Then there was timing.  He has a busy day of appointments and it’s my day off.  When I broached the subject of timing, he declared he was in as long as it started around noon.

So that happened.

There were struggles.  

An ideal family.

Teen angst and awkwardness.

All wrapped around this so personal topic of coming out.

Having been down the path where Simon strode, I felt a connection to him right away.  It was more personal by proxy than straight up vicarious.  Unlike Call Me By Your Name, where I felt more like a voyeur, this movie pulled me into it.  I felt those struggles, the awkwardness and the support.

And I felt the connection, the so tenuous bond between two gay teens as they tried to define themselves publicly by labeling what they wanted to do privately.  It all started when a boy code named Blue posted an anonymous coming out letter to the high school’s message board.

Simon takes this opportunity to reach out, also anonymously via email.

Humorously, these email exchanges spark Simon’s inner Colombo and his days are suddenly filled with both his usual straight subterfuge and now his secret mission to figure out who Blue is based on any incidental clues he could discern from their emails.  The faceless actor playing Blue morphs into whichever classmate Simon pegs as the potential Blue.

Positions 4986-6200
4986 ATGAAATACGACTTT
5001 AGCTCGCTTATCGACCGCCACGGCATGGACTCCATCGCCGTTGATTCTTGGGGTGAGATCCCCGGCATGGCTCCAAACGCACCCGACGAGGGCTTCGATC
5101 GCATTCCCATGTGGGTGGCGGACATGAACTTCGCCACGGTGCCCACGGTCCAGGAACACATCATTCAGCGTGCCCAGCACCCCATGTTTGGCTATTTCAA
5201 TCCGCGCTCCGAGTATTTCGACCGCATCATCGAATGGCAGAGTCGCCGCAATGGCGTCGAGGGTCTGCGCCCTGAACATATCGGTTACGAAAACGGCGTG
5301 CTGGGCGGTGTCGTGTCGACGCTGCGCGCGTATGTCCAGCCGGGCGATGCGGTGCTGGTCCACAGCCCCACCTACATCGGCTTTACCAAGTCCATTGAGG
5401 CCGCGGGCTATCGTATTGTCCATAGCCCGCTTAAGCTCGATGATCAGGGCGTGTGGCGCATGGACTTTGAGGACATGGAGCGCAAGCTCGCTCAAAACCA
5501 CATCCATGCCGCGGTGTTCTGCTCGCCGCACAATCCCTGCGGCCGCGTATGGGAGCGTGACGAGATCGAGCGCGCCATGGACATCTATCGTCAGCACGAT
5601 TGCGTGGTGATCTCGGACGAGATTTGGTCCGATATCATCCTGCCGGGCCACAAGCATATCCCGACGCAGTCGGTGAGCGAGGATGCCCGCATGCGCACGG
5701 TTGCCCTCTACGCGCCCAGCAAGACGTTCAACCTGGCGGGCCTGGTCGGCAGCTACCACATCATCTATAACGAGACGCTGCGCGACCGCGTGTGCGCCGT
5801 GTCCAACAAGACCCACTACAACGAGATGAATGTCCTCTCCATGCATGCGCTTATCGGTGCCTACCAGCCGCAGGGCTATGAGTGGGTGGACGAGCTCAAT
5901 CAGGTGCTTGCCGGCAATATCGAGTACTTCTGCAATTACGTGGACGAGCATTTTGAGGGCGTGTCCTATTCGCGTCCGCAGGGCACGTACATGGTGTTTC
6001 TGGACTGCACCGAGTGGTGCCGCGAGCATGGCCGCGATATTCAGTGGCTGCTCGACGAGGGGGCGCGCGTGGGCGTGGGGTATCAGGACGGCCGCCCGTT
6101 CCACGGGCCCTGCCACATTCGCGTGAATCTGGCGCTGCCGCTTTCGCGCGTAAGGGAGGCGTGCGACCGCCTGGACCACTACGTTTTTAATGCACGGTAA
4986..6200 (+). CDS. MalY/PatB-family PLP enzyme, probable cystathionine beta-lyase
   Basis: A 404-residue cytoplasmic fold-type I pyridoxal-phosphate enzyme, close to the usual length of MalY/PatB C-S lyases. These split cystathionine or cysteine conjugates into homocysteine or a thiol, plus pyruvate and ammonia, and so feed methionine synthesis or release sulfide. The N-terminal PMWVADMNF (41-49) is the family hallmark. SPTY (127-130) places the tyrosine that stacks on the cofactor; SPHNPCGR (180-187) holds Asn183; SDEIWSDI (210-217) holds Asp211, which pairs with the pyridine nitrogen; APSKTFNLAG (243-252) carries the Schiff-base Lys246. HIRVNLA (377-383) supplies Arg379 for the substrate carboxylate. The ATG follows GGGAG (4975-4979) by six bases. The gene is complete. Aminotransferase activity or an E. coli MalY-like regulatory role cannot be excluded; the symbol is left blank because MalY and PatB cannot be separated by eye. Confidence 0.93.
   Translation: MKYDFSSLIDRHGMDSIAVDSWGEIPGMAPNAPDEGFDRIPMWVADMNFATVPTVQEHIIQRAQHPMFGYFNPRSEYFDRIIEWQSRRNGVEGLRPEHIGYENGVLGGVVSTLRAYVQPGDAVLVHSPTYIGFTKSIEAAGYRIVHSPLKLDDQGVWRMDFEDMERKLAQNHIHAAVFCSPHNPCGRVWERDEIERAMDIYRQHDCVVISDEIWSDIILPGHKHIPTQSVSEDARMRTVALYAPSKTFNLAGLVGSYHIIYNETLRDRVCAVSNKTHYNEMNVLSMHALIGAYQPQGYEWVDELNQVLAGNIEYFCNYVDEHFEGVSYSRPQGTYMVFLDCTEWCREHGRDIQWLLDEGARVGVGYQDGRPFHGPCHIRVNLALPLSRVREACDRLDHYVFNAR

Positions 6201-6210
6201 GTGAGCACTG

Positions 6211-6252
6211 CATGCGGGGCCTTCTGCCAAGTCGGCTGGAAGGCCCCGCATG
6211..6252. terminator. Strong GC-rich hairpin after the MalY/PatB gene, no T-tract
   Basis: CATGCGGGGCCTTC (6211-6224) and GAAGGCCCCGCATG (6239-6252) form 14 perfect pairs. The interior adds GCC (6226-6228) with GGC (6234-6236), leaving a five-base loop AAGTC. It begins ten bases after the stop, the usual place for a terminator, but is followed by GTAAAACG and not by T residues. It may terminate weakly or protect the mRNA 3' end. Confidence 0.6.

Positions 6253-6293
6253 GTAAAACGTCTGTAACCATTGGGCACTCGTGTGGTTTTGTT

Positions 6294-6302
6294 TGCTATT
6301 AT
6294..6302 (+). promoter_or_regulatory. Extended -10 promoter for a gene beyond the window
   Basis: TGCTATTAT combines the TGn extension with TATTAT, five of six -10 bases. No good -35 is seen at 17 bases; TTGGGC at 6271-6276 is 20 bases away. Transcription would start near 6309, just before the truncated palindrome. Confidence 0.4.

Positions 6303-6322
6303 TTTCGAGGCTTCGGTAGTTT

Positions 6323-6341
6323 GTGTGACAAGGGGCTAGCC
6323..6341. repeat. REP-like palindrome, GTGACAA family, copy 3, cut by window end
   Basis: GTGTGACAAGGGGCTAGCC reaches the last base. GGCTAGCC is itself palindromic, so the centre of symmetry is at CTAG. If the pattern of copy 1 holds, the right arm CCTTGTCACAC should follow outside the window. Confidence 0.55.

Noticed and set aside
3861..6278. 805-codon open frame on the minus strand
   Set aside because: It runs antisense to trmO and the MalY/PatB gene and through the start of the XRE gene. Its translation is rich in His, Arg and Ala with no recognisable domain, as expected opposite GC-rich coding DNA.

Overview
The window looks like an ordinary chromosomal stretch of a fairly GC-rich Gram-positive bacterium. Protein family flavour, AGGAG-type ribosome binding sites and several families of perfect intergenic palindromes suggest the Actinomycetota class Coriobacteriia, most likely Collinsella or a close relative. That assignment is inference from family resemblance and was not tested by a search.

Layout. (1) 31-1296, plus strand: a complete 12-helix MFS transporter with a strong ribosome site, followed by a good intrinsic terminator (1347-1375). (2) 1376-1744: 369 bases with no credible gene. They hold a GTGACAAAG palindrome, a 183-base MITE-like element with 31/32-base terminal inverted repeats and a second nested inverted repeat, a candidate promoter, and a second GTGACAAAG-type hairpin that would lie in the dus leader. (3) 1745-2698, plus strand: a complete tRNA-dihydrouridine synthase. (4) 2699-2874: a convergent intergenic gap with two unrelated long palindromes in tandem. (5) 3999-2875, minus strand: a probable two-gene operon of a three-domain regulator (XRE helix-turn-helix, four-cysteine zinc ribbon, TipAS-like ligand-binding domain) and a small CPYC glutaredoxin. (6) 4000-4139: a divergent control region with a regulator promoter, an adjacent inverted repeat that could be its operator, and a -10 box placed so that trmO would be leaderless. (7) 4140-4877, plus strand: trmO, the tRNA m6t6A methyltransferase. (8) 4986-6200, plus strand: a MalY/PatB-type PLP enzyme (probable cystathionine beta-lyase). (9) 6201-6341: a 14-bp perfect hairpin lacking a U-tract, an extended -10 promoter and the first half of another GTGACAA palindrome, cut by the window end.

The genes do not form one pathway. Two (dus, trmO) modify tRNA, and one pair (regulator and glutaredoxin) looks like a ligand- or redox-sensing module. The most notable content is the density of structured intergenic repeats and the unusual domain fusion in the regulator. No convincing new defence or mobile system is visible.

It’s optimistic agony to watch.

On the side is the accidental story of Martin, who happens upon Simon’s emails on a school computer after he forgets to log off.

“It’s cool, my brother’s gay”, Martin says before blackmailing Simon into manipulating one of his friends into going out with him.

Martin, you little piece of shit.

And Simon does it.  Poor, terrified kid.  To be threatened with outing in the crucible of high school…such heartlessness.

But, lessons are learned!

Don’t make assumptions.

Stand up for what’s right.

Be true to yourself.

Don’t sell out the people you love.